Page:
You were extra good this year and Santa really delivered. Along with the socks, underwear, and Darth Vader Snuggy is that new wiz-bang gizmo you have had your eye on since July. While imagining all the amazing things your new tech gift will accomplish, you quickly discard the packaging (and manuals) and power it up. Uh oh. The gadget doesn't work.
Your first thought may be to return the item, but retailers have much more stringent return policies on technology, software, and gadgets. Before you trudge out to the store to spend hours in the return line only to be given the evil eye by an overworked retail clerk, here are some ideas and pointers to get those gadgets working.
Most problems with technology gifts fall into two categories: 1) it doesn't work or 2) you don't know how to use it correctly.
It Doesn't Work!
- RTM! A common rallying cry in technical support circles around the globe, RTM (sometimes with expletive added) simply stands for Read the Manual. Yes, I know we all hate to read the manuals. They are dry and sometimes cryptic, but sometimes the solution to your problem is hidden in a paragraph written upside down and backwards in a small font on page 146 of book 4, volume 2 of your owner's manual. Lifehacker points out a reddit article that goes so far as to even suggest you leave your manuals as bathroom reading material!
- For computer devices , make sure your PC or Mac meets the minimum system requirements and that you have all the required drivers. Although in most cases drivers install automatically, there are still those stubborn devices that require human intervention. Both PC's and Mac's have indicators that will let you know if your device did not install correctly. If that is the case it is on to…
- The manufacturer's website should be your first stop for a non-working device. Browse the support forums and knowledge base to see if others are having the same problem and the recommended resolution. One common complaint with manufacturer's websites is that their answers to support questions are sometimes written at such a high level that the resolution is lost on the average user. That's when its time to head to…
- User moderated support forums are an excellent way to get answers to your problems in plain English. Sites like techguy.org run the gamut of technology and are normally friendly to even the most technologically challenged user.
- Finally, if all else fails call technical support. Even if the support agent is clueless, sometimes this will be a necessary evil because you will have to get a return authorization.
- Don't Do This. Never download drivers from any website other than the manufacturer – not all third party driver sites are scams, but enough are that you should be weary. Never pay for online or in store support on your new gadget - if it doesn't work correctly you don't need a geek you need a new product.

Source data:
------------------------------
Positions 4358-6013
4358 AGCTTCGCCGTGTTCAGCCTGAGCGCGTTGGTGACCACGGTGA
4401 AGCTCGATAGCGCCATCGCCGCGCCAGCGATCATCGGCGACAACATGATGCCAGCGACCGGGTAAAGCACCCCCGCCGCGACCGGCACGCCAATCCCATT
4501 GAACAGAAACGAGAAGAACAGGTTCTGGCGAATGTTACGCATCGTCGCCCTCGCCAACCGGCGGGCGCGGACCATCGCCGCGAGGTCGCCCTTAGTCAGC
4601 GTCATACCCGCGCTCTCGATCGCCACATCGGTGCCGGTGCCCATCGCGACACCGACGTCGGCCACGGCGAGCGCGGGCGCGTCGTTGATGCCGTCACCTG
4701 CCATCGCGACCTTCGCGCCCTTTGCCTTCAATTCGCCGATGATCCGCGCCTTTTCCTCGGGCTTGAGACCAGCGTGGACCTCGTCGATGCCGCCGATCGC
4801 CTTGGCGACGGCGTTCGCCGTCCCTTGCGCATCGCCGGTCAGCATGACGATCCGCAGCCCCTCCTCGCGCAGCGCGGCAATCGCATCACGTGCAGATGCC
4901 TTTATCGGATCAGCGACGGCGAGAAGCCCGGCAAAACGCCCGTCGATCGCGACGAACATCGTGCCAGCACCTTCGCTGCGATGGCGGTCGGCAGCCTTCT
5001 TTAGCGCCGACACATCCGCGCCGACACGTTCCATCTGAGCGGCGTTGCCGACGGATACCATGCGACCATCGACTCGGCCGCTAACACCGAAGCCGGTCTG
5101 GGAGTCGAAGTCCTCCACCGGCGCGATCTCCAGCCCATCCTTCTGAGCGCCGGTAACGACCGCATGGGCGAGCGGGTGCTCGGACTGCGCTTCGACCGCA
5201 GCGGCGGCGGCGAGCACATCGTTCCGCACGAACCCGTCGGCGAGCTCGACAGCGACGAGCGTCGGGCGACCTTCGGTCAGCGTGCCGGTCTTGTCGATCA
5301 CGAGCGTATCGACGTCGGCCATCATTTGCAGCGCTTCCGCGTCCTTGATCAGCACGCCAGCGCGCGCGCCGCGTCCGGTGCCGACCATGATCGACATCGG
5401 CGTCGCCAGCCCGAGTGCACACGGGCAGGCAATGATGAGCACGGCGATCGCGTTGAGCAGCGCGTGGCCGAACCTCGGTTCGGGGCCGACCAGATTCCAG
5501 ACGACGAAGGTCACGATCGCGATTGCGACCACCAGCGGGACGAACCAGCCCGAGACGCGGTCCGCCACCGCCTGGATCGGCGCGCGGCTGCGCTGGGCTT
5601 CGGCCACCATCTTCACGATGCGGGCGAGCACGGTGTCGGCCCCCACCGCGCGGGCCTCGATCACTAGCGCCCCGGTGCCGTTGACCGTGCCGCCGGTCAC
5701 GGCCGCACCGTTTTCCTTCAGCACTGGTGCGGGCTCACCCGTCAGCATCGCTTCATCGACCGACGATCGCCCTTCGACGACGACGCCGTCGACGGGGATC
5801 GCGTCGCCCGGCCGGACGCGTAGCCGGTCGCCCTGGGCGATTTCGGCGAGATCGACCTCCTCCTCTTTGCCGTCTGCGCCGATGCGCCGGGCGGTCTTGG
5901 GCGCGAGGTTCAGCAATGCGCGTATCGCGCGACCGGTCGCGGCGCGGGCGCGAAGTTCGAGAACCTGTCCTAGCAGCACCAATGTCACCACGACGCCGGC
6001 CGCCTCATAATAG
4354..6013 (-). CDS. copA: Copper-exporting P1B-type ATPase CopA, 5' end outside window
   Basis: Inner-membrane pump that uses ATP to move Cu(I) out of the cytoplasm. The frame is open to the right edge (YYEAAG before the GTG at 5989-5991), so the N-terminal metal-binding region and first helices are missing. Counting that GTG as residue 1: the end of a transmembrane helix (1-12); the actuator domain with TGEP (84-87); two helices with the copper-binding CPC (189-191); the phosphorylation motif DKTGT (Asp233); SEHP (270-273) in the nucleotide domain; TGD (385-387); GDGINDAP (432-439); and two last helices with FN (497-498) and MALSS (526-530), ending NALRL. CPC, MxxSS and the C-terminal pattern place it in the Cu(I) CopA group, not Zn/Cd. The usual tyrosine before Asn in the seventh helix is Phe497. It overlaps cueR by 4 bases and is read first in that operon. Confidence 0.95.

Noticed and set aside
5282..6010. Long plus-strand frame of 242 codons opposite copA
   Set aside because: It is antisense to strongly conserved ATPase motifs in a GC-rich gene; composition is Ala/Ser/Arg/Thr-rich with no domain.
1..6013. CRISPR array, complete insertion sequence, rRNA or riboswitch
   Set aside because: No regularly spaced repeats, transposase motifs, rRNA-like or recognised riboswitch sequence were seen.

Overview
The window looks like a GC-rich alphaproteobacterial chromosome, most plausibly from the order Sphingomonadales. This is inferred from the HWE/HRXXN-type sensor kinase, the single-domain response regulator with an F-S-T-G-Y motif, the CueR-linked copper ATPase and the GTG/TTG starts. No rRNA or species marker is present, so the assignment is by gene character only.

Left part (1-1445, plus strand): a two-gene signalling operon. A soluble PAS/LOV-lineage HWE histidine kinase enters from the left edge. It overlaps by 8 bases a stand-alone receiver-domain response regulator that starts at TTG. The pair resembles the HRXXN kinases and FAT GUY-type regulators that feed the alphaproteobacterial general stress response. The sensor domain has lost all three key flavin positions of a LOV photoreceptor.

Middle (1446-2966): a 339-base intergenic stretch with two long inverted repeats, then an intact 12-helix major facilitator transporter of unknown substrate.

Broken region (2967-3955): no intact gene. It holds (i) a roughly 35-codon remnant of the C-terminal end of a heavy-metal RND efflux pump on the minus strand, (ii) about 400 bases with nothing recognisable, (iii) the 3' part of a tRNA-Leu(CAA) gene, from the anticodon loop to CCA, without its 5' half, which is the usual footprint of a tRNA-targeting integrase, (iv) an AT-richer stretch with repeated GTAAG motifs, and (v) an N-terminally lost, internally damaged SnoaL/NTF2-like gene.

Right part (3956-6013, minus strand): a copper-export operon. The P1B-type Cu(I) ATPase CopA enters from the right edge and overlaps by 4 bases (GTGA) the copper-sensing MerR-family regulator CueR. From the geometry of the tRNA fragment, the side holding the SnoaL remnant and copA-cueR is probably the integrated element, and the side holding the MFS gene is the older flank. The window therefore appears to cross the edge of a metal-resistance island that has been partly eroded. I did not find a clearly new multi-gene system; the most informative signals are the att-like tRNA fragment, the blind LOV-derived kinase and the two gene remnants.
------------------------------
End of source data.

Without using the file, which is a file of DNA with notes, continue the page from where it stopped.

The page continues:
I Don't Know How to Use It!
- Check Lifehacker . Lifehacker is a wonderful website that often posts tutorials on how to use your gadgets and gizmos. In fact their annual MERRYCHRISTMAHANUKWANZAAKKAH guides are must reads for new owners of computers, tablets, or phones.
- Check YouTube . This may come as a shock, but YouTube is more than just videos of dogs skateboarding. With billions of videos available, you can more likely than not find a video tutorial on your new gadget!
- Other Tutorial Sites. Even if you don't find what you are looking for on YouTube, a simple search can normally find a wealth of information! Just structure your query correctly and always remember…
Google (or Bing… or Yahoo…) is Your Friend!
No matter how frustrated you are with your new gizmo, you can rest assured that you aren't the only person in the world that received it as a gift and may be struggling. Learn to correctly structure queries to get the results that will help you solve your problem. For example the search query ‘ Camera Won't Focus' will not give you the quality of results that a more precise search query such as ‘ Canon T3i autofocus low light not accurate' will deliver.
Finally, you can always ask your intrepid Taming Technology editor and host. I try to respond quickly and if I don't know the answer I can get your pointed in the right direction. Ask away on our Facebook page, on our home page, or email email@example.com and I may even answer your question on air!
C Robert Dillon is the digital developer at WISH-TV in Indianapolis and serves as a technology consultant and on-air contributor to WISH as well as the technology expert and host of the Taming Technology segment on Indy Style. Opinions presented are those of the author and not necessarily of LIN Media, WISH-TV, or Indy Style. You can keep up with Rob on Twitter, Facebook, or Google+.
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